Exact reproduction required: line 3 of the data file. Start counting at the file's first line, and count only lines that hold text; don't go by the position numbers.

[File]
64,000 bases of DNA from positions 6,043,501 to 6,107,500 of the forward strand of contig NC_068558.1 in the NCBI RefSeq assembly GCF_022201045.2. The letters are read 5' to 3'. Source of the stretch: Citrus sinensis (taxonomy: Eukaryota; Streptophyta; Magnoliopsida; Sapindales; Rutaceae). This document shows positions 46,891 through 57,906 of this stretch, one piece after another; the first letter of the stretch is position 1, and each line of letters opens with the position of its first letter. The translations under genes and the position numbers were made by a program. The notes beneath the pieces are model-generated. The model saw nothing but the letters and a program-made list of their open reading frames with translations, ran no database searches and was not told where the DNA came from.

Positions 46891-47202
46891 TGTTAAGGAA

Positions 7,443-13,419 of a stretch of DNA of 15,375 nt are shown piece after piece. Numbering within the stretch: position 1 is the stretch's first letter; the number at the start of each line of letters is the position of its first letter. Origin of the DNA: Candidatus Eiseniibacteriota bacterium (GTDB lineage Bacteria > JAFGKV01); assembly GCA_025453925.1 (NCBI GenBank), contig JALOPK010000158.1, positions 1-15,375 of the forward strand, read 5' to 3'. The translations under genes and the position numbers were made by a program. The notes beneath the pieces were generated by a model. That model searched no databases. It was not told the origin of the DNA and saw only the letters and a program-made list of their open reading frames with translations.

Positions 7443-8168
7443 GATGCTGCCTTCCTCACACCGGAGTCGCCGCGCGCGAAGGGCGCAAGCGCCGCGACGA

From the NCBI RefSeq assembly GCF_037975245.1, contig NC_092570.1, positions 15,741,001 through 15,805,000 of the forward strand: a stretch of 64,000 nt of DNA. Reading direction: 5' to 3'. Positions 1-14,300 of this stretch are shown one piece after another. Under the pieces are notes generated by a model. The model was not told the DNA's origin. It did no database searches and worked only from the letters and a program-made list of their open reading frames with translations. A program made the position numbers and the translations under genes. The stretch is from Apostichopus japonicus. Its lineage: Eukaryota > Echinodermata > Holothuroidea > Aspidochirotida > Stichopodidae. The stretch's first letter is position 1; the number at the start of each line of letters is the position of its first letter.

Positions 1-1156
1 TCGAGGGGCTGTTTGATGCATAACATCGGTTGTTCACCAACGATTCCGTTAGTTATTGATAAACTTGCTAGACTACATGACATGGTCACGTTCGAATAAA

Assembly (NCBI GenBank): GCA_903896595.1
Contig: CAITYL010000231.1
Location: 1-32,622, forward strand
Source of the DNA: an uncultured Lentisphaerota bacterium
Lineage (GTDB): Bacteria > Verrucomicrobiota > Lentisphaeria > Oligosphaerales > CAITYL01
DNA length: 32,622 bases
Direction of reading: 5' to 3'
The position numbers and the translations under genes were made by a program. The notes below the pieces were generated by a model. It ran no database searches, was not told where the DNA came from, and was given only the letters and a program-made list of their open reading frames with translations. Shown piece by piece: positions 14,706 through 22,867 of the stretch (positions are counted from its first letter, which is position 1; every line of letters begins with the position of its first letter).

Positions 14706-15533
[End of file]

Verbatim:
46891 TGTTAAGGAA